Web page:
TUESDAY, March 22 (HealthDay News) -- Eating breakfast cereal -- especially whole grain cereal -- may reduce the risk of developing high blood pressure, a new study suggests.
"We found about a 20 percent decreased risk of developing hypertension in those who consumed whole grain breakfasts cereals at least seven times a week," said lead researcher Dr. Jinesh Kochar, of Beth Israel Deaconess Medical Center in Boston and the VA Boston Healthcare System.
"Along with other healthy lifestyles, such as low sodium intake and physical activity, getting whole grain from this readily available source can cut down the risk of developing chronic hypertension," he added.
Findings from the study, which received no private industry funding, were scheduled for presentation Tuesday at an American Heart Association conference in Atlanta.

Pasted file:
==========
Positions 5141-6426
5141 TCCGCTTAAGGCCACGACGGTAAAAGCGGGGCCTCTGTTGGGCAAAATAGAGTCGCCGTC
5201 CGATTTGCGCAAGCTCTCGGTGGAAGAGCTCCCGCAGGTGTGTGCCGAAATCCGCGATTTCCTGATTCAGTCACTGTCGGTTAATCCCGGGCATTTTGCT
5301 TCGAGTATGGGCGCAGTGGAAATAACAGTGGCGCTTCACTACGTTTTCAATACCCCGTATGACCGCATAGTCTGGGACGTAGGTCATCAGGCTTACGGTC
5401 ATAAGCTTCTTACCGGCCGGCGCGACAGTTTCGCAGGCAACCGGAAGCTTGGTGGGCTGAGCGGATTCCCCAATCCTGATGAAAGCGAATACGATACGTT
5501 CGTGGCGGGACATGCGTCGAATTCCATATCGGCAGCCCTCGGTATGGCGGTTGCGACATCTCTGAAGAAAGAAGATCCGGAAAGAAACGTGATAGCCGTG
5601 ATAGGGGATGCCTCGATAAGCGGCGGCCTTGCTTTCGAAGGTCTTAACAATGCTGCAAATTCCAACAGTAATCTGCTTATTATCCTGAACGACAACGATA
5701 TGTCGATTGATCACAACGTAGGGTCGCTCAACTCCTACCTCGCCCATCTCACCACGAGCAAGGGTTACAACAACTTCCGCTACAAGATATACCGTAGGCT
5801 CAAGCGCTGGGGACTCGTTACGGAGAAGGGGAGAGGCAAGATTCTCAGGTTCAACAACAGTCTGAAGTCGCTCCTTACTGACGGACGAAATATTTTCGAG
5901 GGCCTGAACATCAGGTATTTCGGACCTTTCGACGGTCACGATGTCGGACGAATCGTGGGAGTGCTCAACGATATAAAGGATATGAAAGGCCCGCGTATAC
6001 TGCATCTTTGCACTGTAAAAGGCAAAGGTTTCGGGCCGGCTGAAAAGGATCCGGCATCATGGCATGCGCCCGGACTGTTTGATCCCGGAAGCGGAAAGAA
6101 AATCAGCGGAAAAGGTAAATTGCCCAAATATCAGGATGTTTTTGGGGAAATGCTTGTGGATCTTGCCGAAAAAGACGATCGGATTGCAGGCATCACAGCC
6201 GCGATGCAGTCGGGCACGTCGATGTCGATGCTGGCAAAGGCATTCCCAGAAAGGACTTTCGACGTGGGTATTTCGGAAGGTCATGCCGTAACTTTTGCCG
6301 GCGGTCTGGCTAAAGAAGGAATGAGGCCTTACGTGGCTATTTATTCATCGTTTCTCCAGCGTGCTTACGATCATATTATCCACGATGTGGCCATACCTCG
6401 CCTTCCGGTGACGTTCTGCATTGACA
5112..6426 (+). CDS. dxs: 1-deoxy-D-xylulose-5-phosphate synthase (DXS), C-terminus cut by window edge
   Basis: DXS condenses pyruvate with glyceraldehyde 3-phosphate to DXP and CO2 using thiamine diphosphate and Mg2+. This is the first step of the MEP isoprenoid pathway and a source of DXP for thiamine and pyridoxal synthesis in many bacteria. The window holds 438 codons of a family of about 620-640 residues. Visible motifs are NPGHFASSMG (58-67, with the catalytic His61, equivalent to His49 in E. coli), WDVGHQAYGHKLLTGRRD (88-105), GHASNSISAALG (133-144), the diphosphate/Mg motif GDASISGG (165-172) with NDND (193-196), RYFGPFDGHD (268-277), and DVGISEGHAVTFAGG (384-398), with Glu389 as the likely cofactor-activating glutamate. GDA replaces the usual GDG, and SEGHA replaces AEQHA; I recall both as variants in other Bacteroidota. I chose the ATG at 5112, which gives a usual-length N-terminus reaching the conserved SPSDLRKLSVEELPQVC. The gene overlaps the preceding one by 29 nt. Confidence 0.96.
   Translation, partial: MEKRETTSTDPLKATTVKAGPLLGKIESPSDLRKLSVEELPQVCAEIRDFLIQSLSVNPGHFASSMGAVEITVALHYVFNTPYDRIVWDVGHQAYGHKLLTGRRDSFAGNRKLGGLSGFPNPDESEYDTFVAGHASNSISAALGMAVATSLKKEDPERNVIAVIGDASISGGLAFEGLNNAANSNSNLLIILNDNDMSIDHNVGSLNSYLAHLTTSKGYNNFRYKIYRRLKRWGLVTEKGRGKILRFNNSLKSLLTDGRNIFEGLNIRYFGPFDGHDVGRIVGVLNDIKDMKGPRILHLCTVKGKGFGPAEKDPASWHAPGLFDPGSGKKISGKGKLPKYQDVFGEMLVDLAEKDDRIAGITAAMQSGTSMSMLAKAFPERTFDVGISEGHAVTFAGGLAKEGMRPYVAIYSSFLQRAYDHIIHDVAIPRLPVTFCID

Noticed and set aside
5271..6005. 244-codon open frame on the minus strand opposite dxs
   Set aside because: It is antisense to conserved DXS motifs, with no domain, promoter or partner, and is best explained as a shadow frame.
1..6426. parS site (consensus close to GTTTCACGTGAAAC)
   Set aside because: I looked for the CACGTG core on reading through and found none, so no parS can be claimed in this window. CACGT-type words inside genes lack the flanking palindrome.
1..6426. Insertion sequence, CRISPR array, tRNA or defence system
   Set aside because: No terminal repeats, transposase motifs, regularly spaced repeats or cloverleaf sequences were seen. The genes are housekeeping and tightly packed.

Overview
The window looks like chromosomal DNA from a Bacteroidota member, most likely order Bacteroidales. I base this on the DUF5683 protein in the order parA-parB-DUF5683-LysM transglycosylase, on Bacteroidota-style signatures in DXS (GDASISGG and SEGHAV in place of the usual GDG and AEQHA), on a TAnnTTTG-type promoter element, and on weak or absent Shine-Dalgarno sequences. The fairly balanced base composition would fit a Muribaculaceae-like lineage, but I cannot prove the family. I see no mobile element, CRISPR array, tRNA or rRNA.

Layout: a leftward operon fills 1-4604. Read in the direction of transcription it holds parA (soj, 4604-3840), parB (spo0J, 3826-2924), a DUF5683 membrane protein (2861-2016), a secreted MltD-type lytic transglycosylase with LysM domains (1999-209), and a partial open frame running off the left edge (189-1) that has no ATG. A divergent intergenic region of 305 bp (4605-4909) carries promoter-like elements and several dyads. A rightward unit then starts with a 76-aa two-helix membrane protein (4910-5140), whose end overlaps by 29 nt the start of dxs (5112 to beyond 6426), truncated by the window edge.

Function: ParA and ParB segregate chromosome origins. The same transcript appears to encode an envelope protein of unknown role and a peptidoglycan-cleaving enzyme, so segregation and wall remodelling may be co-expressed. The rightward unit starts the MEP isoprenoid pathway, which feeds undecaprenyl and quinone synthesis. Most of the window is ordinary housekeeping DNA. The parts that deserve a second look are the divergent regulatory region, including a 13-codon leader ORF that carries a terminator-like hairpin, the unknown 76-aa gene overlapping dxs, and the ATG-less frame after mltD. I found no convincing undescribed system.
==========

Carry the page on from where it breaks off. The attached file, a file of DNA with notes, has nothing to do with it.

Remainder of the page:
For the study, Kochar's team collected data on 13,368 male doctors who took part in the Physicians Health Study I, a landmark trial begun in 1982.
None of the men had high blood pressure at the start of the study, but during more than 16 years of follow-up, 7,267 men developed hypertension, the researchers found.
High blood pressure, which puts people at risk for heart disease and stroke, is a leading cause of death in the United States.
The men were separated into four groups based on their cereal consumption.
When researchers adjusted only for age, they found that the men who ate cereal at least once a week reduced their risk of high blood pressure 8 percent compared with men who ate no cereal. Consuming cereal two to six times a week lowered the risk 16 percent, and eating it seven or more times a week dropped the risk 25 percent.
When Kochar's group adjusted their findings to take into account smoking history, weight, alcohol intake, fruit and vegetable consumption, physical activity and history of diabetes
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